Monster Truck Gravedigger celebrates 30yr anniversary!
Driver(s) Dennis Anderson, Pablo Huffaker, Charlie Pauken, Gary Porter, Rod Schmidt, Randy Brown, Carl Van Horn, Chad Tingler, Paul Cohen
Home city Kill Devil Hills, NC
Year created 1981
Body style 1950 Chevy Panel truck
Engine 540 CI Merlin ~1500HP
Grave Digger (often referred to as simply Digger) is the name of a team of monster trucks currently racing in the USHRA Monster Jam series. There are several Grave Diggers being driven by different drivers to allow them to make appearances at more events, but their flagship driver is creator Dennis Anderson. Grave Digger is considered to be one of the most influential monster trucks of all time.
Grave Digger was originally conceived in 1981 by Dennis Anderson as a mud bogger. This first truck was a red 1952 Ford pickup truck, which was later converted to a silver and blue 1951 Ford Panel Truck. The truck received its name when Anderson, amicably trash talking with his fellow racers, said the now famous line, “I’ll take this old junk and dig you a grave with it”, a reference to the age of his old pickup in comparison to their relatively modern trucks. Anderson gained a reputation for an all-or-nothing driving style and quickly became popular at local events. At one show, a scheduled monster truck failed to show up and Anderson, who already had large tractor tires on the truck, offered to crush cars in the absence of the full-size monster. The promoter accepted and Grave Digger was an instant success as a car crusher and led Anderson to leave mud bogging and pursue monster trucks instead.
In 1986 Grave Digger underwent a transformation to complete monster truck and first received its famous black graveyard paint scheme. In 1987 and 1988 Anderson drove the truck primarily at TNT Motorsports races and became a crowd favorite for driving hard despite lacking major funding that more well known teams, like Bigfoot, had. In 1987, Anderson beat Bigfoot in St. Paul, MN on a show taped for ESPN. It was the first major victory for Grave Digger.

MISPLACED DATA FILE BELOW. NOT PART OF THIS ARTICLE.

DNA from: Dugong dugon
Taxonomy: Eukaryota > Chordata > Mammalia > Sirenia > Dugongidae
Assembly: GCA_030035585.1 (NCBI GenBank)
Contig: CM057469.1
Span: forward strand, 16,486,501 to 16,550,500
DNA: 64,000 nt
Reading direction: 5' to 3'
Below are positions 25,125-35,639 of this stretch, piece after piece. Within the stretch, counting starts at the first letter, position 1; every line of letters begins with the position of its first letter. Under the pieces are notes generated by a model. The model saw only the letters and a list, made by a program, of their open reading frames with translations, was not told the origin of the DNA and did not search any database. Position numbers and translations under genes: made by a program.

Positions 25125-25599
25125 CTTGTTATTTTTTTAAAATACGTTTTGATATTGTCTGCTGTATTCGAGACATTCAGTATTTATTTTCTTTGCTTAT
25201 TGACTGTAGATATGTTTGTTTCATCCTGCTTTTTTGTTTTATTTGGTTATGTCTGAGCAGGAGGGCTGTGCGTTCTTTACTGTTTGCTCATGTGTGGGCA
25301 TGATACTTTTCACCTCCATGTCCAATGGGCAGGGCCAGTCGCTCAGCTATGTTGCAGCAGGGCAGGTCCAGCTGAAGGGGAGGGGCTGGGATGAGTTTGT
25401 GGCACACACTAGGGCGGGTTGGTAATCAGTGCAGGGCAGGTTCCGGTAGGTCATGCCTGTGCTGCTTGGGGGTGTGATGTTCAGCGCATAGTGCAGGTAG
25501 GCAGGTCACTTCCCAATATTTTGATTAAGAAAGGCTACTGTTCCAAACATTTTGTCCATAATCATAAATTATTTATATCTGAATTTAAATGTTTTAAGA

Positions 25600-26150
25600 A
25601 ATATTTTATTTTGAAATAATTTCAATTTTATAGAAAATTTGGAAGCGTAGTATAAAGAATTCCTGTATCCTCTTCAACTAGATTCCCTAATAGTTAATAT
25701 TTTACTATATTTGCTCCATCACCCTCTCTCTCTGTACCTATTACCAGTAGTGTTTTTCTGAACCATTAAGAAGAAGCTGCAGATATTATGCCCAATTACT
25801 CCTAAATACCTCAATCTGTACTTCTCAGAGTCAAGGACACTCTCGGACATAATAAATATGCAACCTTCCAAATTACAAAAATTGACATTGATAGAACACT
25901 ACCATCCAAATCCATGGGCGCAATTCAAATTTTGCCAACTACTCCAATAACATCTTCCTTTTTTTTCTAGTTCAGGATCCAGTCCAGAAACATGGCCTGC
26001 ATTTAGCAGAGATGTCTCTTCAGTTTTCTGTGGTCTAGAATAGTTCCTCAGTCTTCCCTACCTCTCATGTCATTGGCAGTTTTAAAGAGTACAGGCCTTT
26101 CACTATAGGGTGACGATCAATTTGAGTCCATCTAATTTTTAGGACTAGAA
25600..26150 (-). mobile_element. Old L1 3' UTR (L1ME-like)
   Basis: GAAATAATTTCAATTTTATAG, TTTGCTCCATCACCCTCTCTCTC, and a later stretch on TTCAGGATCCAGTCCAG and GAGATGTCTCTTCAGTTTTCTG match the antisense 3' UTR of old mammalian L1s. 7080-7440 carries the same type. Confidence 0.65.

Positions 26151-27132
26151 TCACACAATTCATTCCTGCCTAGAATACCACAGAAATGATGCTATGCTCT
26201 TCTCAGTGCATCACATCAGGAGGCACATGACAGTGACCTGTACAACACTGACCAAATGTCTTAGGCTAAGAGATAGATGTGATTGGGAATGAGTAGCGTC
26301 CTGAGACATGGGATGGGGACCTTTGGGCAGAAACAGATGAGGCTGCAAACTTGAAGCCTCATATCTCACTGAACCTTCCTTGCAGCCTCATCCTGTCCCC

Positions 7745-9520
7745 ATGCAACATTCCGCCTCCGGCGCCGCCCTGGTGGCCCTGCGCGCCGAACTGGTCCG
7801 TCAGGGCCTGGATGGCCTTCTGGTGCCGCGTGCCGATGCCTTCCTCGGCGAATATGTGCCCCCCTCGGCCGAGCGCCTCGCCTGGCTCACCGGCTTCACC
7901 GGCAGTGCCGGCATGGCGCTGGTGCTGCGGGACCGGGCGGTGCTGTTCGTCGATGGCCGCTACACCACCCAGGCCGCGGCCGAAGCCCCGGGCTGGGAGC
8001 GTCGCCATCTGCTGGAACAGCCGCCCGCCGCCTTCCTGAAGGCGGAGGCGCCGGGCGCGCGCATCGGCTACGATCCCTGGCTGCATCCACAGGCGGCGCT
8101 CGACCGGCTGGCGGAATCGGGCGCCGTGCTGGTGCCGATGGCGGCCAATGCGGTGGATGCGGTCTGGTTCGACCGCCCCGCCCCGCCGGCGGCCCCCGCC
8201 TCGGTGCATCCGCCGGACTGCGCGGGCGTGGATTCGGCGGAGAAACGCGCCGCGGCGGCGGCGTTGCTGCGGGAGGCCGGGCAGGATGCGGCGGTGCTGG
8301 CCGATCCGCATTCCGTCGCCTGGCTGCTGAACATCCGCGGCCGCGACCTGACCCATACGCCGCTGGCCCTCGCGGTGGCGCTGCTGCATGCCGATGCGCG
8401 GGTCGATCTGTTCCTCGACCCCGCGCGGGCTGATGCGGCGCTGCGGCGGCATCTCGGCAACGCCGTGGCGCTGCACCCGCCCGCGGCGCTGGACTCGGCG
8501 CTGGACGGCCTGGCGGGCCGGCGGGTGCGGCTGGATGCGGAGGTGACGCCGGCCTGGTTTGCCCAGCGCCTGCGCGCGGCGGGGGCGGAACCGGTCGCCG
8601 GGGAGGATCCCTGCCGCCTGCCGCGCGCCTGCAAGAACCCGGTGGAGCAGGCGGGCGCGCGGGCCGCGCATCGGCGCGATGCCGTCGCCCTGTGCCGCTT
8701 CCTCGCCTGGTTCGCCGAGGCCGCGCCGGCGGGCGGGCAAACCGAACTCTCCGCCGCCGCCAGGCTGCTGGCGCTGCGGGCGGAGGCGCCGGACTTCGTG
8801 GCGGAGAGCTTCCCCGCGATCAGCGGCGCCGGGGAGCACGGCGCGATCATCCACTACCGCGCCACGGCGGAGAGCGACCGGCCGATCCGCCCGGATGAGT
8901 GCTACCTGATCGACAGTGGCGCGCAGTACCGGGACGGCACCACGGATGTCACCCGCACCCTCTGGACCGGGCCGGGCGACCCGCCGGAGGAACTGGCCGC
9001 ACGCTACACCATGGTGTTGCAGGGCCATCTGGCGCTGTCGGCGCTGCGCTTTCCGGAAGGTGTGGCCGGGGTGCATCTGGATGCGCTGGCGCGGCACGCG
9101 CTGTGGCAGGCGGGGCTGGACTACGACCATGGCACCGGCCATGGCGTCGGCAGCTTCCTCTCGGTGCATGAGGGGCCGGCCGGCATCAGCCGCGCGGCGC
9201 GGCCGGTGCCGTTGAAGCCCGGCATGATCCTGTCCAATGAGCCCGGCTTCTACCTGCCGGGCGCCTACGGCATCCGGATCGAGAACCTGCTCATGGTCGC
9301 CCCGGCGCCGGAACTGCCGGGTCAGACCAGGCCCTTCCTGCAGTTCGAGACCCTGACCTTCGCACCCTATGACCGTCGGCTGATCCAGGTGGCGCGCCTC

Anderson moved to Grave Digger 2 in 1989, with a new 1950 Chevy panel van body. It was during this time that the reputation for wild passes was developed, and the popularity of the truck increased. TNT recognised his rising popularity and began promoting Grave Digger heavily, especially for races on the Tuff Trax syndicated television series. This was helped by Bigfoot not racing for points in the 1989 championship, leaving Grave Digger as the most popular truck on the tour.
When TNT became a part of the USHRA in 1991, Anderson began running on the USHRA tour and debuted his first four-link truck, Grave Digger 3. Throughout the 1990s, the popularity of the truck grew and forced Anderson to hire other drivers to run other Grave Digger trucks. Grave Diggers 4, 5 and 8 were built to suit this purpose, and were never driven in any major capacity by Anderson. Anderson drove Grave Digger 7, a direct successor to 3, for most of the decade. It was replaced by Grave Digger 12, well known as the “long wheelbase Digger”, which was also the first Grave Digger with purple in the paintjob.
In late 1998, Anderson sold the Grave Digger team to Clear Channel Motor Sports (now Feld Entertainment Motor Sports). Anderson continues to drive and still is the most visible member of the team. However, the Grave Digger shop in Poplar Branch, NC now also houses the other trucks which Feld Entertainment owns.
Additional History: Oceanfront Accident
On October 17, 1998, a Grave Digger truck carrying twenty-five passengers flipped over, crushing passenger Joy Kubitza’s right arm between the truck and the sand. This took place at a promotional show on Virginia Beach, featuring rides in Grave Digger for only US $5. All twenty-five passengers were treated at a hospital and released; Kubitza later returned for an additional 37 surgeries to help with the pain the accident caused.
Kubitza was formerly a preschool teacher, but the extent of her injuries prevented her from going back to work. She subsequently sued Grave Digger Inc as well as the show’s promoter Cellar Door Entertainment. A settlement was reached the day of the trial and Kubitza will receive US $12 million to be paid over her lifetime.